This quest to be the best storyteller, whether it is for a blockbuster movie such as Toy Story or a marketing campaign, revolves around a single skill, he told Dmexco delegates. It is summed up in the well-known saying that people will forget what you told them, but they will never forget how you made them feel. Hence Luhn revealed that he saw his job as storytelling at Pixar as alternating between either trying to make people laugh or cry. And to achieve that, people are often surprised to hear that data is the key.
“We reached a point at Pixar where we knew how to draw hair, faces, and clothes that were very lifelike, but we realised something during Toy Story,” he said.
“At one point, Woody moves his eyes, and you immediately connect with him because you know exactly what he’s thinking. So we got psychologists and gesture experts to come in and teach us about expressions and eye movements. Then we learnt about how the brain works, for Inside Out.”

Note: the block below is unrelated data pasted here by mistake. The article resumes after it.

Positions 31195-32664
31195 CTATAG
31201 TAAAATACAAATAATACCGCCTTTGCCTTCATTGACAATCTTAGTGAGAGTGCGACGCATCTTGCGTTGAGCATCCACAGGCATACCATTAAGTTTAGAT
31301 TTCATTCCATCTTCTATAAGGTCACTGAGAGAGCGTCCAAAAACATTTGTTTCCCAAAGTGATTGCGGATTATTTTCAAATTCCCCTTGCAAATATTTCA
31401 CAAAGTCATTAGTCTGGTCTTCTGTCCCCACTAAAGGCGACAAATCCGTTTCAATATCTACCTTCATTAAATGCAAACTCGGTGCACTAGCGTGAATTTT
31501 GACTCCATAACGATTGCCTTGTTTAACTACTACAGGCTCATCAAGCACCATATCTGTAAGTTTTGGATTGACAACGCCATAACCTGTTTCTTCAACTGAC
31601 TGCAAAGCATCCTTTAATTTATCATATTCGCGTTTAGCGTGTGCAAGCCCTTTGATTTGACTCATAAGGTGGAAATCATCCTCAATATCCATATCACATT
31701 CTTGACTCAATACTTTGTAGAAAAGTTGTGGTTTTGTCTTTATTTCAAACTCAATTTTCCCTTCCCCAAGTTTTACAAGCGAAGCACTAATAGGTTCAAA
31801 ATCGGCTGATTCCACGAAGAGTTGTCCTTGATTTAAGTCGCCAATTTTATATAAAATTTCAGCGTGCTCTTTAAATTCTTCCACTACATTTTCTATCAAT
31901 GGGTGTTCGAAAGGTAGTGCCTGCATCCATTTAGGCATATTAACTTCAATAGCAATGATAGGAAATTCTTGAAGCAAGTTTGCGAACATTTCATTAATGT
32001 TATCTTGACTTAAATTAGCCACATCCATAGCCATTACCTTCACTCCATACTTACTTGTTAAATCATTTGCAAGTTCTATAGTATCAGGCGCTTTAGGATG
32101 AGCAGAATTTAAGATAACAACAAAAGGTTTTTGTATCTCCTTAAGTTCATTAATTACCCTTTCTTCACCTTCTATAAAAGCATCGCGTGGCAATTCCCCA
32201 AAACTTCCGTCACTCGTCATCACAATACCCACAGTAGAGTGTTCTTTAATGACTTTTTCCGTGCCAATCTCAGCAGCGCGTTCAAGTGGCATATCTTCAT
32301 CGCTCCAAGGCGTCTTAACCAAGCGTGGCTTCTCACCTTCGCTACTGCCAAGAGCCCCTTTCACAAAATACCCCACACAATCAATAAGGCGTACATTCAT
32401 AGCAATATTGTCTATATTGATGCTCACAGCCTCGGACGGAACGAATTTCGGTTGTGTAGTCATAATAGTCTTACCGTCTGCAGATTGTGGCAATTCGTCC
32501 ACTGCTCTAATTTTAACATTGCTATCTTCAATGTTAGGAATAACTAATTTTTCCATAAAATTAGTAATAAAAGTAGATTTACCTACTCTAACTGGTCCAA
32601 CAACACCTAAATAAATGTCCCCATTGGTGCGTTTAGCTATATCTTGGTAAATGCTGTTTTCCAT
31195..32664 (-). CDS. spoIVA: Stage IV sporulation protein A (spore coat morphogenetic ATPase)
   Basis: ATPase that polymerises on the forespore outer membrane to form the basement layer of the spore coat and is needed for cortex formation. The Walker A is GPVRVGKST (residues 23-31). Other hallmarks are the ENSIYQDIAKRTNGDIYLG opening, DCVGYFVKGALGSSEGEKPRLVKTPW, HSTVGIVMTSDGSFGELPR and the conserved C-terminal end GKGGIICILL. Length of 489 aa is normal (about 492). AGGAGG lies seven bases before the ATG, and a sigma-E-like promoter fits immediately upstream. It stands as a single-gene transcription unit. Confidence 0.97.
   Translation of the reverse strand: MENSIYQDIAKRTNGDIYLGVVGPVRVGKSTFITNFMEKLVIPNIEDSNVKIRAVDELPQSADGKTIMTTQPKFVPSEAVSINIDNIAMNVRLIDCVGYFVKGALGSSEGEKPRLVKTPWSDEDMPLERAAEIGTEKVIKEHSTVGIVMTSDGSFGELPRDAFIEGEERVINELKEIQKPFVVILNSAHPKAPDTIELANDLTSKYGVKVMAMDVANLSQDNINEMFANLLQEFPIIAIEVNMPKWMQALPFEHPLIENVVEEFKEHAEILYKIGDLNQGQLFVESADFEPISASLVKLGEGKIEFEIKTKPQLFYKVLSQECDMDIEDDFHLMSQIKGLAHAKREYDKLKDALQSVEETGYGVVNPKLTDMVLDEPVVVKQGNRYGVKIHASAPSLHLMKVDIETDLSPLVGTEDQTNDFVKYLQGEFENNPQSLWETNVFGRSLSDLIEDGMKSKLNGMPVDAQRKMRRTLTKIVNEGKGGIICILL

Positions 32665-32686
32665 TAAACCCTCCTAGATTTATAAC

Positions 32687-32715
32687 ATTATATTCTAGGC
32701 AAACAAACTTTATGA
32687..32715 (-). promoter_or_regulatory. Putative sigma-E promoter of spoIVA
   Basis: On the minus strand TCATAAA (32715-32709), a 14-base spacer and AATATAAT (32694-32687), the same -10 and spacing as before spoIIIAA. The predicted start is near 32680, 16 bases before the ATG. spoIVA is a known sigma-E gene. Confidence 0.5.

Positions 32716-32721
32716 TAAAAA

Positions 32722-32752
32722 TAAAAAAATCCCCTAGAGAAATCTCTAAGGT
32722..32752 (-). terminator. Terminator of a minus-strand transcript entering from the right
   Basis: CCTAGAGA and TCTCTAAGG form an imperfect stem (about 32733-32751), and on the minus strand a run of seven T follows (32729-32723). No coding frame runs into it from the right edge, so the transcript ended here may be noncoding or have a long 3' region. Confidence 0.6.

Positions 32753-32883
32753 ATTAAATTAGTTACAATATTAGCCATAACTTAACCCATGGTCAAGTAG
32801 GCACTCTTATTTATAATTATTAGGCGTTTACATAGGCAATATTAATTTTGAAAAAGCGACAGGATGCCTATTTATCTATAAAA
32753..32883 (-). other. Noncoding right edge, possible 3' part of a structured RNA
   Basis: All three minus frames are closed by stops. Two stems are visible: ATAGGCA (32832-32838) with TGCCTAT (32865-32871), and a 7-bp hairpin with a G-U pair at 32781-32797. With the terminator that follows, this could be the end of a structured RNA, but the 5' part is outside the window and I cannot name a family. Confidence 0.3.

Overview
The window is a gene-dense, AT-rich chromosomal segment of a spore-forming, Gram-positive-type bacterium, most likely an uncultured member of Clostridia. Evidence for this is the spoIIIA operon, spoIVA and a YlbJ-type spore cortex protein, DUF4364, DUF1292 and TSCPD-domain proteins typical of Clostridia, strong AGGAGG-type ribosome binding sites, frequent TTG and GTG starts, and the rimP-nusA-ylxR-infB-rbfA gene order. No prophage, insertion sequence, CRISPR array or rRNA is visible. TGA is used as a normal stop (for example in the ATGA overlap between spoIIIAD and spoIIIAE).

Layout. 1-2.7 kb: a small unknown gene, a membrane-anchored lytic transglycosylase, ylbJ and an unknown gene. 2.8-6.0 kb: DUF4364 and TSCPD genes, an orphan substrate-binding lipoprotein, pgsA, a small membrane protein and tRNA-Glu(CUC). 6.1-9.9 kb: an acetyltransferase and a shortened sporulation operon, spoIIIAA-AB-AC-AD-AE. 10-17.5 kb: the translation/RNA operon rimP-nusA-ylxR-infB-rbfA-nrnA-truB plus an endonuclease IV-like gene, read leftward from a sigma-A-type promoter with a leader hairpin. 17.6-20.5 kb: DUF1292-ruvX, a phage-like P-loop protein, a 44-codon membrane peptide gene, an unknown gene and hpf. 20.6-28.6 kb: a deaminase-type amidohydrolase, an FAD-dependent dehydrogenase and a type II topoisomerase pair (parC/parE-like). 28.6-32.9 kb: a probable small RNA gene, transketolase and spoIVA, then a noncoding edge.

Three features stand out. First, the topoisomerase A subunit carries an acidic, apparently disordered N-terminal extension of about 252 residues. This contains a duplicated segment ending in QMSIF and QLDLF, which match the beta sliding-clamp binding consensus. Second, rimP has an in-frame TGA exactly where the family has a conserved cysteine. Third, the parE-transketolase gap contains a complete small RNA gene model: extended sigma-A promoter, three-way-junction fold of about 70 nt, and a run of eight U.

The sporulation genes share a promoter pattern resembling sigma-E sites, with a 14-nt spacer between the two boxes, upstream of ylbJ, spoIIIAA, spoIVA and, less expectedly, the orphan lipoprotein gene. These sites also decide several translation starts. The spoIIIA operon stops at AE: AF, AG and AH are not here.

The result is Pixar films have an edge in relaying emotion to audiences, which deepens engagement. For Luhn, this notion of using data garnered through deep research is a point digital marketers would do well to take on board.
“If you want to tell stories about life, you’ve got to live life,” he said. “We do this through a lot of research. Many of the characters in Cars are based on a research trip we took down Route 66, and we took a lot of time to explore Paris and learn to cook French food for Ratatouille. Everything we do is based on research, on the data. It’s what builds the emotional connection.”
This lesson is summed up, he believes, in Walt Disney’s mantra that to do fantastic things based on “the real,” you have to know “the real.” So while marketers, just like movie makers, need to be great storytellers, the way they tell those stories and how they form an emotional connection with audiences aren’t just about gut feel, Luhn insists, it’s about the data too.
For more of CMO.com’s coverage from Dmexco, click here.